82.1 F
Charlotte Amalie
Wednesday, August 10, 2022
HomeNewsArchivesSuccess By Design Is Focus of Best Practices Conference

Success By Design Is Focus of Best Practices Conference

June 16, 2009 — Close to 1,000 teachers, counselors, monitors, librarians and other school workers and residents turned out for the first St. Croix District Department of Education Best Practices Conference that began Tuesday.
The two-day conference, mandatory for education personnel, was held at St. Croix Educational Complex and was a collaborative effort of the district and the International Center for Leadership in Education (ICLE). The ICLE, of Rexford, N.Y., assists school districts in implementing changes in curriculum, instruction, and assessment systems.
"We have to build a system that is successful by design, not by chance," said Raymond J. McNulty, senior vice president of ICLE and keynote speaker.
He spoke of the need for schools to become aware of the changes in curriculum, instruction and assessment because students are living in a world that is changing dramatically.
"We need to educate students with skills they need to face the unknown to help them do well in the lives they will lead outside of school," McNulty says. He told the audience how high performing schools use the Rigor, Relevence, and Relationship Framework of ICLE to provide better standards and instruction.
Teachers can use the framework to measure their progress and to select appropriate instructional strategies to meet learner needs and higher achievement goals.
McNulty told the participants they can't teach kids they don't know, so he encouraged them to get to know their students. He told the teachers if they didn't have the passion and commitment for hard work they need to get out of the profession.
"It won't work unless you have the passion to make it work," he said in closing.
The conference examined model schools from the mainland and showcased St. Croix’s improving schools, including Pearl B. Larsen Elementary School, St Croix Educational Complex and St. Croix Career and Technical Education Center (CTEC).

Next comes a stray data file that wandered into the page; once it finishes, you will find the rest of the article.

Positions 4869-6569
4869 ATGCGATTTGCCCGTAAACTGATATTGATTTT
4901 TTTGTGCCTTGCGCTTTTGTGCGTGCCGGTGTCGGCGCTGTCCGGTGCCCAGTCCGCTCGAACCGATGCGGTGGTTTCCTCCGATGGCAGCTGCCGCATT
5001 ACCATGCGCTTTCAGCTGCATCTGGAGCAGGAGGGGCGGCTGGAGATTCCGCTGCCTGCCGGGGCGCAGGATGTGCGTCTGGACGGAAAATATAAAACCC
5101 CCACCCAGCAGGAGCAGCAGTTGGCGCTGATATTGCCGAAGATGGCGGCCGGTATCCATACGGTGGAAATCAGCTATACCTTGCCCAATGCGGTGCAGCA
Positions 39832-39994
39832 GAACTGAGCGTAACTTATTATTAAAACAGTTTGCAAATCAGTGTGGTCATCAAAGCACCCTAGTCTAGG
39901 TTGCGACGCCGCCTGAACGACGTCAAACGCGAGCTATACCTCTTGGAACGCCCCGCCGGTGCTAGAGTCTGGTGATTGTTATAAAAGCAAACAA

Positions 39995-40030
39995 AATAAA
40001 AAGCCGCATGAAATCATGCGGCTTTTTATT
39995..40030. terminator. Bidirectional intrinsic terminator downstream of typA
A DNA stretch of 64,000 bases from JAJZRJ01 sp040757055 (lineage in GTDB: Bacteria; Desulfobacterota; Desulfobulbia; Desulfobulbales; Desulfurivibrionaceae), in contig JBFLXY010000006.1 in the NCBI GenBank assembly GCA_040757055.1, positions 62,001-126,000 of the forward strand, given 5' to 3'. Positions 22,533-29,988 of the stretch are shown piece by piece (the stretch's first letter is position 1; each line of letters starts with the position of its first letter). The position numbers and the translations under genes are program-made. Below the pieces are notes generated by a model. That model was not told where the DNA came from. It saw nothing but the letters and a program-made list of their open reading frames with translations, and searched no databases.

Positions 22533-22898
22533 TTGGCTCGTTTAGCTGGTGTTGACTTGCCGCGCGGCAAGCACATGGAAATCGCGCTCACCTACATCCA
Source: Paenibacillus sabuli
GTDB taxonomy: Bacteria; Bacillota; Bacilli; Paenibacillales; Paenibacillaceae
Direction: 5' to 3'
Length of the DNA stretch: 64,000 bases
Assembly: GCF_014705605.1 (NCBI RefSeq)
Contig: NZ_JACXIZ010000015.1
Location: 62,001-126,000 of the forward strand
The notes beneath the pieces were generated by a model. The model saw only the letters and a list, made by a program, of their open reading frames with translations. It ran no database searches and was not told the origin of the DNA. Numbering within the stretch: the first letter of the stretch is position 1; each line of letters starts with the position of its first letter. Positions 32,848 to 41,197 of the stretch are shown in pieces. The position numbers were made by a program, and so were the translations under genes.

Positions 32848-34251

Willard John, principal at CTEC, said relationships with students are 80 percent of the staff's job. Prospero Lewis, assistant principal at Complex and Valrica Bryson, gave an overview of advance placement programs, school to work and the fine arts programs at the high school. Rodney Moorehead, principal at Pearl B. Larsen and Ivion James, assistant principal, told participants about the programs, practices and progress made since last year.
"I got good ideas and examples from Pearl B. Larsen and how to implement them," said Jane Kelley, librarian at Elena Christian Jr. High.
Muriel Summers, principal of A.B. Combs Elementary School in Raleigh, N.C., spoke about instilling the love of learning and excitement for school using imaginative instruction. Bobby Ashley, principal of Ashe County Middle School in North Carolina gave tips on how to meet the intellectual, physical, social and emotional needs of students in a community with financial, cultural and geographical challenges.
Susan Kovalik, founder of The Center for Effective Learning, Virginia Beach, Va., spoke about some of the latest research on neuroscience and its applications to the classroom. Participants learned basic brain anatomy and its ramifications for instructional strategies, classroom management and collaboration.
"My hope of this conference is to help identify improvements needed and make those improvements," said Gary Molloy, St. Croix District superintendent of schools. "And to spur continued achievement and improve the quality of education in the Virgin Islands."
Back Talk

Share your reaction to this news with other Source readers. Please include headline, your name and city and state/country or island where you reside.

Print Friendly, PDF & Email
Keeping our community informed is our top priority.
If you have a news tip to share, please call or text us at 340-228-8784.




Support local + independent journalism in the U.S. Virgin Islands